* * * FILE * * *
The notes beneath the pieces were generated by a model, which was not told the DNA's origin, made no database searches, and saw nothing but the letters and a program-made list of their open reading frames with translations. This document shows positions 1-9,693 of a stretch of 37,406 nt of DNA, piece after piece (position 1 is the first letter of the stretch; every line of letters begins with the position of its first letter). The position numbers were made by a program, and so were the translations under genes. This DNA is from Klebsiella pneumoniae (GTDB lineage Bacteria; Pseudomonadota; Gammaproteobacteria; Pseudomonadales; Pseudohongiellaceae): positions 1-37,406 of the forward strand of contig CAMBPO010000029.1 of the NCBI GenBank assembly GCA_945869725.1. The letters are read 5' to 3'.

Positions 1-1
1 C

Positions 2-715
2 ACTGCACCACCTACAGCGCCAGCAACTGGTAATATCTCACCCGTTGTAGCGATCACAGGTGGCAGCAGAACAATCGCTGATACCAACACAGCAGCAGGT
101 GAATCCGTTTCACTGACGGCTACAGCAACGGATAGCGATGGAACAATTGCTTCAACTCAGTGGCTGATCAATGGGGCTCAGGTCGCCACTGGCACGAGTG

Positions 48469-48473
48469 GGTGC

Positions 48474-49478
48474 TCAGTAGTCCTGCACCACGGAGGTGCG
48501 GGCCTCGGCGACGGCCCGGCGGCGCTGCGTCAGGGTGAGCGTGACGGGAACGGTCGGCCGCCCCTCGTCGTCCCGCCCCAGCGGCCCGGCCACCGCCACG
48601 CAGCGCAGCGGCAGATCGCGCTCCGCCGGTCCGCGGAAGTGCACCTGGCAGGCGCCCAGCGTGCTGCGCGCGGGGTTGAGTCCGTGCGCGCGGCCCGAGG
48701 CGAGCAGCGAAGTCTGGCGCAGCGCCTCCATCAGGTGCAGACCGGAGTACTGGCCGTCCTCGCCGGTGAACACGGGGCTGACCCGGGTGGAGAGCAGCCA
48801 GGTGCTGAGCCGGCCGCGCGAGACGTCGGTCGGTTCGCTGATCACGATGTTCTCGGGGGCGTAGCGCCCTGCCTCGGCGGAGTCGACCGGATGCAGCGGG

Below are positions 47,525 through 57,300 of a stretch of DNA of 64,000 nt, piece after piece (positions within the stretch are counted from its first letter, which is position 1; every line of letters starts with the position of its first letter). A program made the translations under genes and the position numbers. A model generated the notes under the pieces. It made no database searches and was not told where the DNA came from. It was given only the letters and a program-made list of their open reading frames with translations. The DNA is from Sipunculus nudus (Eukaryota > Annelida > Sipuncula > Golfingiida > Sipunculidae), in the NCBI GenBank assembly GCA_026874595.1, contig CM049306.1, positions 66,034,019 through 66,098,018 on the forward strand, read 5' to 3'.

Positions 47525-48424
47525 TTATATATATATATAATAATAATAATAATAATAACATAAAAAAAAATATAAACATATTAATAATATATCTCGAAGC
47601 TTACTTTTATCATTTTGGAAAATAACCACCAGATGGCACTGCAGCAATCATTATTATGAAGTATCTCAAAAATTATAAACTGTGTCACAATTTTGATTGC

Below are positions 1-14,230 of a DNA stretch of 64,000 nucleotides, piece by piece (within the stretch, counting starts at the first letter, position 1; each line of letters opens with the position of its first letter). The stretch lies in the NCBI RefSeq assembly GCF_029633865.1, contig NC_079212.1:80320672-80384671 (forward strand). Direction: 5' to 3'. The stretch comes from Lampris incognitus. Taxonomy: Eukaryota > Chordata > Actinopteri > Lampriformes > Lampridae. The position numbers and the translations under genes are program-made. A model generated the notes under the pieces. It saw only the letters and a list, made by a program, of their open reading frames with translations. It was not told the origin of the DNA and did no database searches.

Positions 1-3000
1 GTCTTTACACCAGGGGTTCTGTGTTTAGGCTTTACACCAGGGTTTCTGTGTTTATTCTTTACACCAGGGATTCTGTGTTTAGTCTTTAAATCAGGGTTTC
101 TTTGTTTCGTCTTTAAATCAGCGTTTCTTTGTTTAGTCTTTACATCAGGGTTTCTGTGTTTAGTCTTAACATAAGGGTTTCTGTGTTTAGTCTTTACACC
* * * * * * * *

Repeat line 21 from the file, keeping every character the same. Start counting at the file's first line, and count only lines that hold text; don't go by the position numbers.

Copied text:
1 GTCTTTACACCAGGGGTTCTGTGTTTAGGCTTTACACCAGGGTTTCTGTGTTTATTCTTTACACCAGGGATTCTGTGTTTAGTCTTTAAATCAGGGTTTC